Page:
Learn to Fly a DC-3 | Flying Magazine

Learn to Fly a DC-3

You can fly one too!

DC-3

Achieving your dream of flying a DC-3 might be easier than you think.

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You may think that flying an 80-year-old icon is a fantasy that can never come true. But at least two organizations in the United States regularly deliver flight experiences and real type-rating training in the airplane, making that dream a reality.

Aerometal ­International, based in Aurora, ­Oregon, offers several different packages in its DC-3, including ground school, type ratings and historically focused study centered on the original U.S. Army Air Force C-47 manuals from 1943, or vintage airline-style training based on what you might have gone through as a pilot learning to fly the line in 1937. Contact Paul Bazeley at 661-717-6639 or visit aerometalinternational.com/ftraining.html.

The folks behind Elite Flight Services in Griffin, Georgia, have conducted flight training in the DC-3 since 2001, and the company’s recently refurbished DC-3 is available for custom training packages. Elite offers both second-in-command and full type ratings in the airplane, which originally flew with Swissair starting in 1938. Packages include initial multiengine ratings, and several other training services are available. Contact Elite Flight Services at 678-688-7069 or visit www.eliteflightservices.com.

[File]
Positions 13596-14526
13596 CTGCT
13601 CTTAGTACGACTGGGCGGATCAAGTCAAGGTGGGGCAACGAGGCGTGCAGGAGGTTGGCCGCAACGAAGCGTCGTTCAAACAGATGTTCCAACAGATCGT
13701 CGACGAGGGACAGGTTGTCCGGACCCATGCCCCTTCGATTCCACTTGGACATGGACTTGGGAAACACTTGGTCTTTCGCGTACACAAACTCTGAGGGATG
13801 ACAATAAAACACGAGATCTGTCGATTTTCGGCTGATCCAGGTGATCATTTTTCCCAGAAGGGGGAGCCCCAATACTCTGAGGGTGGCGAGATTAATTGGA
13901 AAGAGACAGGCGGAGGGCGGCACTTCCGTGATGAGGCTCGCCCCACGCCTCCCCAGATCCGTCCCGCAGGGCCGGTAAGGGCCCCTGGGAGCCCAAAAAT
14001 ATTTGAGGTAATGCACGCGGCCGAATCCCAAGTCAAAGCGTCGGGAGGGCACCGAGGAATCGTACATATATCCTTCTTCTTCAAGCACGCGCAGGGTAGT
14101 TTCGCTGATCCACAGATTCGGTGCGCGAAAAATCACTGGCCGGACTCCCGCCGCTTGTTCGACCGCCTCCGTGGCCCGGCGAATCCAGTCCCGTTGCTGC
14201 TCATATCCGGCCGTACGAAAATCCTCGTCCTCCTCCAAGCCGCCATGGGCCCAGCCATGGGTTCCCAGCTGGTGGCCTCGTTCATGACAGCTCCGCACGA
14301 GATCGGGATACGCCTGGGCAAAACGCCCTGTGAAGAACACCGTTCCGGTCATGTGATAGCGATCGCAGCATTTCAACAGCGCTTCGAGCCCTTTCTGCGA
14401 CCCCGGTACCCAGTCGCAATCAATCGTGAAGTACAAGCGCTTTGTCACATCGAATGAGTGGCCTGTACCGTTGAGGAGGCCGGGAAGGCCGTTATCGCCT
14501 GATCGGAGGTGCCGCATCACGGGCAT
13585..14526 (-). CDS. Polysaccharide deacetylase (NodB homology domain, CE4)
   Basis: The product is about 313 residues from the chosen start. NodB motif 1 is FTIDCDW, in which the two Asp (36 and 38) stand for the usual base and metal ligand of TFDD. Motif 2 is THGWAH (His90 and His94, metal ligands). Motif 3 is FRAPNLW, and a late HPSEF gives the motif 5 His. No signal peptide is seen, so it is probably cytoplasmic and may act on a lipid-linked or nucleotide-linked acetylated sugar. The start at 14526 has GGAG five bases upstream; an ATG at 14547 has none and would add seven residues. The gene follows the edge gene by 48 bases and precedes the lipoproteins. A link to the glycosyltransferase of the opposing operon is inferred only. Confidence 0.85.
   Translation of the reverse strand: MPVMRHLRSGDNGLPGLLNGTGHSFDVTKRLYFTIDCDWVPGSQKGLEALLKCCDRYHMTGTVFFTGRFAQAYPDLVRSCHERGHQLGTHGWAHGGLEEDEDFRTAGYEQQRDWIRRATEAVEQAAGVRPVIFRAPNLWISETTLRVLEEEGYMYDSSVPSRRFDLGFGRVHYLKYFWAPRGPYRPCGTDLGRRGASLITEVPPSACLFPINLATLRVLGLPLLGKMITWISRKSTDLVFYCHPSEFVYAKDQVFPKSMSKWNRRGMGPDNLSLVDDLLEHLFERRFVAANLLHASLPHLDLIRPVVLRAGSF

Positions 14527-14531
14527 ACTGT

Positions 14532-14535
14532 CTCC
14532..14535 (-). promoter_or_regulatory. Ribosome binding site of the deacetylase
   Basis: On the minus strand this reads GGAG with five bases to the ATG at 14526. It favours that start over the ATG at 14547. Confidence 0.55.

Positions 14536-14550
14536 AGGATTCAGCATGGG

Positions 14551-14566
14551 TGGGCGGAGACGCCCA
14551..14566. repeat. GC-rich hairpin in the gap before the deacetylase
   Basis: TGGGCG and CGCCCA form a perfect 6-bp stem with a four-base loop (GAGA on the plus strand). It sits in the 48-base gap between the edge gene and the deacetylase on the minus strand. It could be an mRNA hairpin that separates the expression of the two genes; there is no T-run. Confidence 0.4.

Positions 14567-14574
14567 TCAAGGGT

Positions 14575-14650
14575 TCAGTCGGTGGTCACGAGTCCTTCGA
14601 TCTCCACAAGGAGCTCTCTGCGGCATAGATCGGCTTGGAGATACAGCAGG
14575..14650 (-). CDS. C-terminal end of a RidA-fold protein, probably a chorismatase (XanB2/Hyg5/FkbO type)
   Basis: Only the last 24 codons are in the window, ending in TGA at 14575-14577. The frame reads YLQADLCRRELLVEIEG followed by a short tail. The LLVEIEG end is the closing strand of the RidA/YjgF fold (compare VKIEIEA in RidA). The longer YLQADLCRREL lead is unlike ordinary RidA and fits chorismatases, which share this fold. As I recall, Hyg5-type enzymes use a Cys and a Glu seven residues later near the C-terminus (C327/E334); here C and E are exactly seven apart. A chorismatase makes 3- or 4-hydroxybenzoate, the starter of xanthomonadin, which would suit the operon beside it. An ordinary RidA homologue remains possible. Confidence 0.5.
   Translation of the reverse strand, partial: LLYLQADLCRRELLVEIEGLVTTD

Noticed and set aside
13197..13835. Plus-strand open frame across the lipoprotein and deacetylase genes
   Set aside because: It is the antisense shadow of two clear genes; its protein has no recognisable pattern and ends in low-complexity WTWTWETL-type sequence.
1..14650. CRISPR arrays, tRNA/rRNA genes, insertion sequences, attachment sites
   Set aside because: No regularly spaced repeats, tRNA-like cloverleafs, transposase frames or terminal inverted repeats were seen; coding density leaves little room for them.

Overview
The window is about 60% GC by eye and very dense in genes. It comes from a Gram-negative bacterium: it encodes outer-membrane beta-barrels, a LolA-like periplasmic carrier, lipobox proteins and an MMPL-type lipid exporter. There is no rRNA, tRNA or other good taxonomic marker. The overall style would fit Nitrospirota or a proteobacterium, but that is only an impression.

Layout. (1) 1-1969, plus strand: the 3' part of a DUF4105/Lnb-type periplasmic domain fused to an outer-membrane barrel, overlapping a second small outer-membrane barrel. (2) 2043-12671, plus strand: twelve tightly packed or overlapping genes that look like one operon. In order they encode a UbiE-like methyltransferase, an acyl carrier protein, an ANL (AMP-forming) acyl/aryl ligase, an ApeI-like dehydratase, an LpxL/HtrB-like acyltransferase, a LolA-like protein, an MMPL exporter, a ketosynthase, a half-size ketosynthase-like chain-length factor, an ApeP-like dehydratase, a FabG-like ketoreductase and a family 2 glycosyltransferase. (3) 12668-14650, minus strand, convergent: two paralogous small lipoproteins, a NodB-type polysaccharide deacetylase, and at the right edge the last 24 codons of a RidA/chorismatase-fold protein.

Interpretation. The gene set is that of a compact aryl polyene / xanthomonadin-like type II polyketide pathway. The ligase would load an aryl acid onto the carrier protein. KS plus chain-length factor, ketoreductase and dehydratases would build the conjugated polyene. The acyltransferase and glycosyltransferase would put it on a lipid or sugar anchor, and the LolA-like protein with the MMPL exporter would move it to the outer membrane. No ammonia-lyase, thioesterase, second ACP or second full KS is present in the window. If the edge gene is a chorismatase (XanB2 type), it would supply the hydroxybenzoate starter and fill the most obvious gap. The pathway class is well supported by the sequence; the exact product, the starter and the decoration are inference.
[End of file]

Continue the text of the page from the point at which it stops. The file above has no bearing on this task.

Another outfit farther afield is Pacific ­Trailways, based in Auckland, New Zealand. While you won’t be able to take the controls of its airplane, the company plans a DC-3 Air Tour later this year, offering folks the ability to fly in its DC-3, ZK-DAK, around the North and South islands, taking in some of the world’s most stunning landscapes from an incomparable perspective. Captained by former airline and air force crews, the DC-3’s low and slow flight profile over the course of 12 days promises the package tour of a lifetime.

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